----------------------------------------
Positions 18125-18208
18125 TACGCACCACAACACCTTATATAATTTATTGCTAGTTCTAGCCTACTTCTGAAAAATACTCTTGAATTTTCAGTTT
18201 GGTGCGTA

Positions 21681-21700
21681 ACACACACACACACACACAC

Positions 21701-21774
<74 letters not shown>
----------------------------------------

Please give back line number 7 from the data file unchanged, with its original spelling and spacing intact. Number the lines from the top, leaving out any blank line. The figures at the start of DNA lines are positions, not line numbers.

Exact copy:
<74 letters not shown>